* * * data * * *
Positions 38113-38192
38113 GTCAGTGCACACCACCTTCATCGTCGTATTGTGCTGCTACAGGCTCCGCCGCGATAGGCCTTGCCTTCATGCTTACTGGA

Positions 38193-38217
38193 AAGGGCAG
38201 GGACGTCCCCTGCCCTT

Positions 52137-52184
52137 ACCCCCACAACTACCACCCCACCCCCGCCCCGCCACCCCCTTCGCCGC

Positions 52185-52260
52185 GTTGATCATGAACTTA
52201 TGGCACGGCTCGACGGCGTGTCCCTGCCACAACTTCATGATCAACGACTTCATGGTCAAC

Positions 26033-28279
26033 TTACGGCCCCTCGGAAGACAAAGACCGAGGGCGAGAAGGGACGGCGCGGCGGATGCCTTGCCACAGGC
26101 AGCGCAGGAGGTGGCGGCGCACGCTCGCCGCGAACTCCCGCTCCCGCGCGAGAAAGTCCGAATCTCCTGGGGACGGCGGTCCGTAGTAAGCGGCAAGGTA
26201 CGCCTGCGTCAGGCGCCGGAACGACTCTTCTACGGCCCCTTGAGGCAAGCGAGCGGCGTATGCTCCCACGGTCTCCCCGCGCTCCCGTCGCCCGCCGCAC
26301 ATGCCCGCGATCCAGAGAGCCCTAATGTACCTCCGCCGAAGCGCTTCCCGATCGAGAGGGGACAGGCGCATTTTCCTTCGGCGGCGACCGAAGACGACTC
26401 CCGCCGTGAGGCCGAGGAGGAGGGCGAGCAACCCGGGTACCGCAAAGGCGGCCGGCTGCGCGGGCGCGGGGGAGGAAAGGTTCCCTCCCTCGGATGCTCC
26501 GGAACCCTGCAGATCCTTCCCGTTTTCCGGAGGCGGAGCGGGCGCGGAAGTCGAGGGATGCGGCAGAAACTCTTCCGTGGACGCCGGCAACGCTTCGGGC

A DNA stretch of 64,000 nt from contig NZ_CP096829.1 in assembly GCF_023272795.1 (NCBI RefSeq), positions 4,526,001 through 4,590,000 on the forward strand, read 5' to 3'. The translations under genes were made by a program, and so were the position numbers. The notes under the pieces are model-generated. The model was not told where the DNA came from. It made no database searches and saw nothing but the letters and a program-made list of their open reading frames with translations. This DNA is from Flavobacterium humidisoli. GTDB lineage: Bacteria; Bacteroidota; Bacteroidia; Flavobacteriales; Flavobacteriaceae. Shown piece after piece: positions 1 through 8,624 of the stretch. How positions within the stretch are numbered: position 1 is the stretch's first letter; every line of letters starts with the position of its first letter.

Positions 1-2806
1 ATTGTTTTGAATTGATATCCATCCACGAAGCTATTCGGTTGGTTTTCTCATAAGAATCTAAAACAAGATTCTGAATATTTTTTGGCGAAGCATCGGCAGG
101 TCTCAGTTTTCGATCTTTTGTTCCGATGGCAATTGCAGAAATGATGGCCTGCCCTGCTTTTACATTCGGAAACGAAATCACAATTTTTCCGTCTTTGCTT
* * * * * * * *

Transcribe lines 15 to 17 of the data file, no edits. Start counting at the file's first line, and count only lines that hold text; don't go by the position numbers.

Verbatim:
26301 ATGCCCGCGATCCAGAGAGCCCTAATGTACCTCCGCCGAAGCGCTTCCCGATCGAGAGGGGACAGGCGCATTTTCCTTCGGCGGCGACCGAAGACGACTC
26401 CCGCCGTGAGGCCGAGGAGGAGGGCGAGCAACCCGGGTACCGCAAAGGCGGCCGGCTGCGCGGGCGCGGGGGAGGAAAGGTTCCCTCCCTCGGATGCTCC
26501 GGAACCCTGCAGATCCTTCCCGTTTTCCGGAGGCGGAGCGGGCGCGGAAGTCGAGGGATGCGGCAGAAACTCTTCCGTGGACGCCGGCAACGCTTCGGGC